I think the most important feature of the convention is the assertion that domestic workers must be treated no less favourably than other workers generally. This means that they are entitled to equal treatment and non-discrimination in terms of working conditions for workers generally. Their rights to decent wages and hours of work, social protection and social security, rest days, and the right to form and join trade unions are secured.
AWID: While the Convention is binding, the accompanying Recommendations – which provide governments with interpretation guidelines - are not. What is your reaction to this and what are the implications of having flexible standards for interpretation of the Convention?
ES: I think the Convention is strong so I can live with a flexible set of recommendations. Neither the Convention nor Recommendations can be read in isolation of each other; they come together in a package.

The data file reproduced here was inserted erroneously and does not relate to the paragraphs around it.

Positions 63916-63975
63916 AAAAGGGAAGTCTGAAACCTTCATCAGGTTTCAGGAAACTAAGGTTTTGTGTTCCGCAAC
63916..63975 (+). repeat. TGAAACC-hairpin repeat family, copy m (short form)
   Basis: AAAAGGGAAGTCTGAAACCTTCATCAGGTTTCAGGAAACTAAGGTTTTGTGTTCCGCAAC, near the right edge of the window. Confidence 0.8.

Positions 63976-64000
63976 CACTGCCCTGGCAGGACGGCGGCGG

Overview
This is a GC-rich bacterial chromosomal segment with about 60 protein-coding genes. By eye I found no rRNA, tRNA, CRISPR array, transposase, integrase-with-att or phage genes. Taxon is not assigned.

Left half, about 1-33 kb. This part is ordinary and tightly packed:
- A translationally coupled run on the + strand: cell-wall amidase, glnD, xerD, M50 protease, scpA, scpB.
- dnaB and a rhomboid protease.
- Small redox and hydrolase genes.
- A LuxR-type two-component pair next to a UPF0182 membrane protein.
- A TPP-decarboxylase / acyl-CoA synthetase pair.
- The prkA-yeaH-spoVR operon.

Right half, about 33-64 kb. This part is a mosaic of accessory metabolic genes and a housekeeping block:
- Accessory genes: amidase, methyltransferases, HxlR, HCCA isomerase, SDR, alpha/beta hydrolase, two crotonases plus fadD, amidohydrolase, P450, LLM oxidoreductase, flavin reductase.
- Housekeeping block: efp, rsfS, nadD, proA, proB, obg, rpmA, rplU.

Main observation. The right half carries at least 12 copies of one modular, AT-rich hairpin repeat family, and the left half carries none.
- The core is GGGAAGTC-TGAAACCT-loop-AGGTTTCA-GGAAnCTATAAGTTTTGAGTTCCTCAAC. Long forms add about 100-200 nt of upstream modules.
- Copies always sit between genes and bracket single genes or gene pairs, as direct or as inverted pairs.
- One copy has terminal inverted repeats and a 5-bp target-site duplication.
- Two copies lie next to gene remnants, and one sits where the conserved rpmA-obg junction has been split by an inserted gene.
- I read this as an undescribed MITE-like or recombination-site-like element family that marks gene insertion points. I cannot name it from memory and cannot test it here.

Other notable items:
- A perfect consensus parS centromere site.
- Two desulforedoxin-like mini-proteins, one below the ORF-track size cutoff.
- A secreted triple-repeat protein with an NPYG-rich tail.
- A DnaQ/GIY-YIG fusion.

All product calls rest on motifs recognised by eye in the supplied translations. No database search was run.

AWID: Given that most domestic workers are women, how do you see the Convention contributing to the status of women? What immediate and long-term impact do you hope to see for women’s rights?
ES: The Convention is a long-overdue recognition of women's work as work! It recognizes that 'reproductive' work is work; that the work done inside the home is as important as the work done outside the home. Domestic work is not women’s ‘natural’ work.
The Convention complements General Recommendation 26 of the Committee on the Elimination of All Forms of Discrimination Against Women concerning the protection of women migrant workers. The Convention on the Elimination of All Forms of Discrimination Against Women (CEDAW) has been ratified by most UN member states including common destination countries of such as those in the Middle East.
 This is a form of legal guardianship originally intended to protect minors, but is now often extended to migrant domestic workers.